Leela Jacinto reports on recent killings

From France24: It is a killing field here

Less than a month after he lost his only child to a bullet fired by security forces in Srinagar, the capital of Indian-administered Kashmir, Mohammad Ashraf Matoo recounts the events of that fateful day in meticulous detail.

Like a criminologist laying out a case, Matoo’s tale moves with precision from street to street, noting relevant objects, autopsy reports and witness accounts. It’s the grieving of a father trying, in his own way, to make sense of a senseless loss.

On June 11, his son Tufail Ahmed Matoo, a 17-year-old medical student, was travelling from a private tutorial in downtown Srinagar to his uncle’s house. “He took the bus,” explained his father in a phone interview with FRANCE 24 from his Srinagar home. “He had a 10-rupee-note [less than 20 cents]. He paid five to the bus conductor. The conductor gave him back a five-rupee coin. He had the coin in his hand. On his back, he had a backpack with his books. He was walking near the Gani Memorial Stadium when three cops came inside the small lane and shot him.”

Minutes later, the boy was dead. Hours later, as word of the killing spread through a city that’s no stranger to excessive force by security services, a silent crowd of mourners gathered at the Matoo residence. Days later, demonstrators took to the street to protest the killing.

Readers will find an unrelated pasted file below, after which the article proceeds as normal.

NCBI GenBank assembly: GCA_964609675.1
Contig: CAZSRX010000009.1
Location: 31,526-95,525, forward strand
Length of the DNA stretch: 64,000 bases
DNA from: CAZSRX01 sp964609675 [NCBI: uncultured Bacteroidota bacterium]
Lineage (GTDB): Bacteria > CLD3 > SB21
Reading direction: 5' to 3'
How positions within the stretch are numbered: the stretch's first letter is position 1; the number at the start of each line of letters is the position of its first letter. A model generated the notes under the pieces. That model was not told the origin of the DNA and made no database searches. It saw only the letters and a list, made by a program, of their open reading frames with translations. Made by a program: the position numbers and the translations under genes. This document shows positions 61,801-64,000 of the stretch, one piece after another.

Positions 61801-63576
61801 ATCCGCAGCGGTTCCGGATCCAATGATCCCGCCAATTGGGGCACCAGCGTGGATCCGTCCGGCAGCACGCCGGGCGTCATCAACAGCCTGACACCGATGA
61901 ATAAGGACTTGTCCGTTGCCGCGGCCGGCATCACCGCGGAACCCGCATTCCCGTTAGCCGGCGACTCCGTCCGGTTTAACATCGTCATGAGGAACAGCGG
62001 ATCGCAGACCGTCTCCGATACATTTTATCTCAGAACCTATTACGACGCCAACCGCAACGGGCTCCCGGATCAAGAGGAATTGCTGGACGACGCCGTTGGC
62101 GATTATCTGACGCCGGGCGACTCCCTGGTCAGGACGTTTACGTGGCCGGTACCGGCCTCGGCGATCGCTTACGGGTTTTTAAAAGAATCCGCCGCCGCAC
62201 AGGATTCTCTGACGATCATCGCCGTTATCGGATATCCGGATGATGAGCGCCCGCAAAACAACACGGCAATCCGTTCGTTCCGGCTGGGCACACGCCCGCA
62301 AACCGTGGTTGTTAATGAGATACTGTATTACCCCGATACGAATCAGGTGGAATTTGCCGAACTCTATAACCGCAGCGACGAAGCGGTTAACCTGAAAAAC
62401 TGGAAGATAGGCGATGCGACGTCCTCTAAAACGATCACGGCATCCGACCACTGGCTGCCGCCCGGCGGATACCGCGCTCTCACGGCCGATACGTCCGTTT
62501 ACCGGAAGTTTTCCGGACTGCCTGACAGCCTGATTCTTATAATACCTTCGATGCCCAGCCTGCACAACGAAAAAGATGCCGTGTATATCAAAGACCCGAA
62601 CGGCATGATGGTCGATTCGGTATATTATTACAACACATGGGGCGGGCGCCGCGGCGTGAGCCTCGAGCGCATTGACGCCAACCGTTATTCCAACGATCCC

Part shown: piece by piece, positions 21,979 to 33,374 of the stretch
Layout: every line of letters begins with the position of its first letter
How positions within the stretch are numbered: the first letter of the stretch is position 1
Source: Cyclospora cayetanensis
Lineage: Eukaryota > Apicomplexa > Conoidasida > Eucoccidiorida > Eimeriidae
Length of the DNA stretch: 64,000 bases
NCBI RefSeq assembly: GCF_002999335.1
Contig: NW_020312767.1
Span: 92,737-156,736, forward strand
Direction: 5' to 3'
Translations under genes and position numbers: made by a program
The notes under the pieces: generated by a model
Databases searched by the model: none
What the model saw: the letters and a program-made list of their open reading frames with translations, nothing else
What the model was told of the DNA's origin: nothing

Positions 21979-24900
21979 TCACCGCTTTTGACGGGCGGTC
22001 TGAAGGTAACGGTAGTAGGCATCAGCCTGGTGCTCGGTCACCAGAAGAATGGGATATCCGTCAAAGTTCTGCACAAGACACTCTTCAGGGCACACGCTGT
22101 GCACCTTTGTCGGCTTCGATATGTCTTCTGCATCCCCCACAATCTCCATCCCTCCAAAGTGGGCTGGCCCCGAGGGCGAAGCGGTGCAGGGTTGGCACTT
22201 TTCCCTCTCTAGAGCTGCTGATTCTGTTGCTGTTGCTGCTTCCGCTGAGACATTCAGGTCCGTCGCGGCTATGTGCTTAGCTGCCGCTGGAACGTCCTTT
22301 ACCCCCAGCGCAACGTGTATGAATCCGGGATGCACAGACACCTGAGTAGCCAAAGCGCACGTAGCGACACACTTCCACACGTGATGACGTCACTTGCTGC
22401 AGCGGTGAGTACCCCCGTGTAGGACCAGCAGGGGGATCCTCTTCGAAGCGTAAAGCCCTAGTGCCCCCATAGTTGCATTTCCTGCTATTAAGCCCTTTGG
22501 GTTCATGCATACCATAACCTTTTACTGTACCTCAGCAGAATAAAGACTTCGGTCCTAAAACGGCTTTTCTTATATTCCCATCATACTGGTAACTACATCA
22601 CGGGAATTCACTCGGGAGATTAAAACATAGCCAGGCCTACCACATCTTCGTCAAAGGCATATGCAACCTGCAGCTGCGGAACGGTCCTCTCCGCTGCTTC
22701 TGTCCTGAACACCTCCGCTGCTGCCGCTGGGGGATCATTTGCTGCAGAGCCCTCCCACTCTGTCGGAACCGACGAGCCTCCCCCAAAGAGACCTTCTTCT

That’s when the sickeningly familiar latest cycle of violence started. Demonstrators started pelting stones at security forces, waging what is locally called “kani jung”, or stone war.

Troops in turn responded with force, killing at least 15 people over the following weeks. The ages of the dead – 17, 16, 14, 9 – read like the scores of a batsman in bad form, as one commentator in this cricket-mad country put it.

From his home in Srinagar though, Matoo is impatient for justice. “Can you help me?” he asks plaintively, his reserves slowly crumbling. “It’s a killing field here, if you will permit me to say it.”

For now, all he has is a five-rupee coin that his son was holding when he was shot. Witnesses retrieved the coin from the site and handed it to the family. “His mother has kept the coin,” he explains. “But what’s gone is gone. Nothing can bring him back. The world is not the same since he’s gone.”

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